I think we experience this a lot in our lives. God calls us to a certain task or mission, but we resist. Sometimes we flat out say, “I will not.” Other times we say yes, with no intention of doing it. As the Holy Spirit works within us, we have a change of heart and tend to the task or mission God has called us to.

As I thought about today’s Gospel, I was reminded of my children. Sometimes I would ask them to do something, and as very small children they would refuse. Some of my children would reconsider and do as I asked, even though they initially told me no, while others would tell me they would do it, only for me to find out later that they did not keep their word and follow through on their task. What is a parent to do? Children have consequences for not doing as told, just as I do, as a child of God. I would rather be as the tax collectors and prostitutes and turn from sin and join them in the Kingdom of God than spend eternity paying for my unwillingness to obey.


Do I hear the call of Christ and yet ignore him, or say yes but not follow through? Why do I do this? Do I consider the long-term consequences of my refusal to obey God? Do I consider how my lack of response affects those around me or myself?


Dear Lord, help me to be open to responding to your call, whether it be in a ministry or helping someone out that I do not want to. Help me to think beyond this moment to the future when I will be judged. Guide me on my spiritual journey towards you so that I may join you in the Kingdom of God when my time comes.

Copyright 2015 Lorrie Lane Dyer

Lorrie Lane Dyer is a religious education and parish coordinator at her local Catholic Church. She is also a facilitator for the Virtual Learning Community for Faith Formation with the University of Dayton. She is studying Theology at St. Mary of the Woods College with the intention of earning a PhD in Theology. She has written poetry and short stories for over thirty years. Her faith provides her with inspiration for many of her poetry collections, columns and short stories. Lorrie was the creator, editor and writer for The Catholic World, St. Francis of Assisi, has been published in numerous anthologies. provides faith-filled daily resources for today’s families around the world. Visit for faith tools and activities, family life articles, book and movie reviews, and much more to serve your family in their spiritual journey.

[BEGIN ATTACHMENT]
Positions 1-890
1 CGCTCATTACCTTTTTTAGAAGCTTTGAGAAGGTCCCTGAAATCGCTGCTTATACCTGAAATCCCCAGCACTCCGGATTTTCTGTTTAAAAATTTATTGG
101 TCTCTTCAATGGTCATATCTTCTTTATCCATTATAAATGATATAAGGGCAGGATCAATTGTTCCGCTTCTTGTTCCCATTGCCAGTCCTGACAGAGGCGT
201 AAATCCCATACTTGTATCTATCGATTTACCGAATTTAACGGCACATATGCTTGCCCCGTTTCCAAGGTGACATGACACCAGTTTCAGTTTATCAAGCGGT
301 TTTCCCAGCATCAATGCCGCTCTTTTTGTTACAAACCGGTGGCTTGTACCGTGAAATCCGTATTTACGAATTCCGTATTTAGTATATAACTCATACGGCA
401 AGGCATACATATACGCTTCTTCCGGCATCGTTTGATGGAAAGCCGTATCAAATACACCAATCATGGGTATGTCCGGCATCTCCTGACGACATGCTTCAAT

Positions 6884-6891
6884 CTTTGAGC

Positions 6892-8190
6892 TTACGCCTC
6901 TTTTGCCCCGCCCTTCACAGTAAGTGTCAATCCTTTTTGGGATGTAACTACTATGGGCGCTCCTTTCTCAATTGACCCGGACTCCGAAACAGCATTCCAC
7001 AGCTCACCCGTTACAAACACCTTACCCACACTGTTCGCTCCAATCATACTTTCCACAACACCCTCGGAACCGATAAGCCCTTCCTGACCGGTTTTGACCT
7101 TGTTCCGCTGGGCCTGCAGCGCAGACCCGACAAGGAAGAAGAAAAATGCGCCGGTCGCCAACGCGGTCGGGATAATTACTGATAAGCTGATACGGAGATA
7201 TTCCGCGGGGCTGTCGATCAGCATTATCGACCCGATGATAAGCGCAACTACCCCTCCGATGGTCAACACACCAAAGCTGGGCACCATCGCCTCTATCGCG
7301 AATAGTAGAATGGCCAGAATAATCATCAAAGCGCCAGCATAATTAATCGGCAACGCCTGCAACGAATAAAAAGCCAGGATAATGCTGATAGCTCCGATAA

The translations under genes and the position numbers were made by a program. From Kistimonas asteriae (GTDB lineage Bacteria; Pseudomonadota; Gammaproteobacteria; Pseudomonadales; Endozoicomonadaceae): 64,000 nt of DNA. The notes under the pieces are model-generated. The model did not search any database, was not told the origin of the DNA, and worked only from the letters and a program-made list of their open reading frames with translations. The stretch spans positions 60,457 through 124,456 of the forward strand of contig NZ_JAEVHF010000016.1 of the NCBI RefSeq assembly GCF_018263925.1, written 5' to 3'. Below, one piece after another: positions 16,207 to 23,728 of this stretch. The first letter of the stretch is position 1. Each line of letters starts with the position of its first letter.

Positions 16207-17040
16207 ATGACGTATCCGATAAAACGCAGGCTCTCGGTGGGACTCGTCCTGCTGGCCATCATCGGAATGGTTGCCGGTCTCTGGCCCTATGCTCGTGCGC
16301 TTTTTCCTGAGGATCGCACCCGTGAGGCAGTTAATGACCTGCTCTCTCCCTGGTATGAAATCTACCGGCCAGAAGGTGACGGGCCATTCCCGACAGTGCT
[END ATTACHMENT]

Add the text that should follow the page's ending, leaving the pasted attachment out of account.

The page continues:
Memorial of Saint John of the Cross, Priest and Doctor of the Church

Memorial of Saint John of the Cross, Priest and Doctor of the Church

Today’s Gospel: Matthew 21:23-27

The chief priests and elders were annoyed by Jesus. They tried to trap Him into saying something they could use against Him. They want Him to admit He was God, which would be blasphemy, or just own up to being a fraud.

Jesus turned the table on them by answering their questions with questions. If they say John’s baptism wasn’t of God, they would make the crowd angry. If they admit it was from God, they would be admitting that were unbelievers. Either way would be bad for them. In their frustration, they admit they don’t know. Jesus then refuses to answer their questions since they couldn’t answer His.

The chief priests and elders focused too much on other people’s opinions. They missed what was right in front of them. We often do the same. We are so busy trying to win people’s favor. When we focus too much on that, we might miss what is standing right in front of us. In this case, it was Jesus Himself.


Do I worry too much about how others perceive me?

Am I missing the obvious?

How can I focus on what is truly important?


Jesus, teach me to be concerned with what You think. Do not allow me to fixate on other people’s opinions of me. Reveal yourself fully to me. Amen.

Copyright 2015 Ellen Toole

The co-creator of the family funny online comic strip GRACIELAND, Ellen Toole is a professional educator, facilitator and writer with a passion for Scripture. Ellen has a B.A. degree in Elementary Education from Boston College, and is committed to making faith relevant in everyday life via innovative, inspiring and fresh and fun ideas. provides faith-filled daily resources for today’s families around the world. Visit for faith tools and activities, family life articles, book and movie reviews, and much more to serve your family in their spiritual journey.

Third Sunday of Advent

Third Sunday of Advent

Today’s Gospel: Luke 3:10-18

Do you sometimes wonder, like me, how can we make the Gospel come to life for our children?